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Value in the markets beyond the “magnificent seven”

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The “magnificent seven” – Apple, Microsoft, Meta, Amazon, Alphabet, Nvidia and Tesla – have grabbed the attention of equity investors in recent months, who are attracted by the expected revaluation after a poor year in 2023, the hype around artificial intelligence (AI), their scalable businesses, high margins and so on.

The latest to fuel that interest has been Nvidia. The semiconductor company beat expectations for the fourth quarter of 2023, posting revenue of $22.1 billion versus the $20.4 billion expected, while profit came in at $12.285 billion, six times higher than in the previous year. These results were welcomed by the markets: the company gained 16% on the stock market, which represented an increase in capitalization of more than $277 billion.

The strong concentration in the indexes and the interest in these companies means that when growth expectations fail, the fall is just as hard as the rise. That’s been the case with Tesla, as Javier de Berenguer, Investment Manager and Fund Selector at MAPFRE Gestión Patrimonial, explains in the Finect Alpha podcast.

“Tesla is a good example of how expectations of growth that are so high and extrapolated into the future run the risk of not being met. And when there’s a lot of speculation and the results fail to deliver, the market corrects the share price,” he explains.

The fund manager and selector sees value in equities beyond these companies, whose valuations are already very high. “There are other companies of similar quality to the big ones that have returns on investment, a good margin over the cost of capital, that can do it all sustainably, and are located in growing markets… They bring together all the variables that a manager would like to have and, on top of that, with attractive valuations compared to the big players,” says De Berenguer.

Among these alternative companies, De Berenguer highlights U.S. small caps benefiting from the strength of consumer spending, and others that are larger, but from “less attractive and dynamic” sectors, such as consumer staples, health care and some pharmaceuticals.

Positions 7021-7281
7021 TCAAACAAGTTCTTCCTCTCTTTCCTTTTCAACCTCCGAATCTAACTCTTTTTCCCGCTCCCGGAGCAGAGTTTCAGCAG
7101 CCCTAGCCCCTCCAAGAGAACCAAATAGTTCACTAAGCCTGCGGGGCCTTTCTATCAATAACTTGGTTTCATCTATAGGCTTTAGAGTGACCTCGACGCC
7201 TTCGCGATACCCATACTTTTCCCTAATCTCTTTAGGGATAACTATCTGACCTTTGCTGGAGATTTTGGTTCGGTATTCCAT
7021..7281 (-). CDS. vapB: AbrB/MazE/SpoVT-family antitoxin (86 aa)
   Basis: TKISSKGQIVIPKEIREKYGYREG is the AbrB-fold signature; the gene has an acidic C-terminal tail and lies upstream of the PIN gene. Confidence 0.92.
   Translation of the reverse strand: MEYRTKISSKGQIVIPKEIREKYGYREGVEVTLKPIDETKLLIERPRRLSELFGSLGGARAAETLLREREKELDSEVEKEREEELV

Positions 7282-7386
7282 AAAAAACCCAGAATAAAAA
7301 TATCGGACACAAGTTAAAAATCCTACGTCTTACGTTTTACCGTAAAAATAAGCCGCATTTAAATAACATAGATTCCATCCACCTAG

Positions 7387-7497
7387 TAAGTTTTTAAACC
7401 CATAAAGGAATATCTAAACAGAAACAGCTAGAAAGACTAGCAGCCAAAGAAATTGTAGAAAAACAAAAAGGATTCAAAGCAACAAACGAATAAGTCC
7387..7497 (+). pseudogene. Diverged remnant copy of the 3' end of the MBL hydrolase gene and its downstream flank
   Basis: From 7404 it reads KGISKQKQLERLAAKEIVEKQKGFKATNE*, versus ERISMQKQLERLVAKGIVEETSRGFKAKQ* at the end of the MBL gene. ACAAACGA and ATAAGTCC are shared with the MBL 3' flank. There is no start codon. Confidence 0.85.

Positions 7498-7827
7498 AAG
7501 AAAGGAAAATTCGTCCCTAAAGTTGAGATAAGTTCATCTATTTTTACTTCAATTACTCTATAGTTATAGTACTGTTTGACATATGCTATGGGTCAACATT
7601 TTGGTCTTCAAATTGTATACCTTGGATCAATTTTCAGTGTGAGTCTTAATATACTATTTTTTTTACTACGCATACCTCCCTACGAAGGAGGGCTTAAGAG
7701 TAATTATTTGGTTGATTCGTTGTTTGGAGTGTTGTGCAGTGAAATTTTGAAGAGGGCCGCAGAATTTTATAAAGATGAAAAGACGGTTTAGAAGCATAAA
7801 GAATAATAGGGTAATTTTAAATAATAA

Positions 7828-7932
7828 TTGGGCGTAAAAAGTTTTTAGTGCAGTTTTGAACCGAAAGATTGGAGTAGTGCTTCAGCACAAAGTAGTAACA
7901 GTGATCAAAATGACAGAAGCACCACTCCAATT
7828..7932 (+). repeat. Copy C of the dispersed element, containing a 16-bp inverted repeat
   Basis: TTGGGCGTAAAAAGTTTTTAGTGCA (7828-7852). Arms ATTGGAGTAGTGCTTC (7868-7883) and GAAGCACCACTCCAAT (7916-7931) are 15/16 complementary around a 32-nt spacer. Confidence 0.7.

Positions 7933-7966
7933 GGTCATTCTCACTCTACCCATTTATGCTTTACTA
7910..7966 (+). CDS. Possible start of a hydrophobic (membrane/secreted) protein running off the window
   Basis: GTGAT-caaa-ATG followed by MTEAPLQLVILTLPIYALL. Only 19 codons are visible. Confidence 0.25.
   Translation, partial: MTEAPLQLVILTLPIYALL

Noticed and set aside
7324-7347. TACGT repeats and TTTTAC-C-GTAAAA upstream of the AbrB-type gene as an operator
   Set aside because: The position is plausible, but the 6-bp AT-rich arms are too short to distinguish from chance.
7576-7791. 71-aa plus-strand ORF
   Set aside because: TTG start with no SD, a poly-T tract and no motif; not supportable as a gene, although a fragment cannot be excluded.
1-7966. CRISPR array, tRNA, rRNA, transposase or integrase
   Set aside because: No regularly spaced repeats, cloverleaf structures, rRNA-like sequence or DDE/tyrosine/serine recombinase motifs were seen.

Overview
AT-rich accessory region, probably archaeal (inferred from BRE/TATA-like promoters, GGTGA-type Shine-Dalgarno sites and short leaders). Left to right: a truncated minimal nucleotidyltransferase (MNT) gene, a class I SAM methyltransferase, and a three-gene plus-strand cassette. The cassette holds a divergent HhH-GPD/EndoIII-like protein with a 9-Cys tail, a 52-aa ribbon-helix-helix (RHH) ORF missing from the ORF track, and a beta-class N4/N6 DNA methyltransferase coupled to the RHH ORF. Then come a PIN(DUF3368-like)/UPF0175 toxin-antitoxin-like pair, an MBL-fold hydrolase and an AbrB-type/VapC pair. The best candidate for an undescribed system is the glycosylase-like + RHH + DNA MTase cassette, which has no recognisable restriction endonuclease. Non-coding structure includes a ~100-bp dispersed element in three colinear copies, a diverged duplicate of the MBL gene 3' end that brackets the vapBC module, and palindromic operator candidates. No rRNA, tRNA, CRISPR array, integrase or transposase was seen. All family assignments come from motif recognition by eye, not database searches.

The high degree of concentration in the U.S. market has also been seen at other times elsewhere in the world, although it tends to occur in more diverse groups of companies with different narratives, unlike in the U.S. with AI. In terms of valuations, other companies aren’t as expensive, and they have a more moderate growth profile and more stable earnings.

De Berenguer also discusses the large volumes of passive management that we now have, and that were not at these levels in past times of market concentration. “I think we’re now talking about around 60% or 70% of the developed markets. That’s a lot, and these accompanying flows greatly inflate the valuations, also when they go against the grain,” he stresses.


How do you manage the current market environment?

From the point of view of fund selection, De Berenguer points out that MAPFRE Gestión Patrimonial prefers to invest in “processes and teams,” rather than in star managers who run a higher risk.

“It’s dangerous for them to be late or leave early. At a general market level, in 2023 we saw many managers chasing returns in the months of March and April. I would venture to say that many of the managers investing in Nvidia had no positions prior to February last year, which is indicative of the chase for returns,” he explains.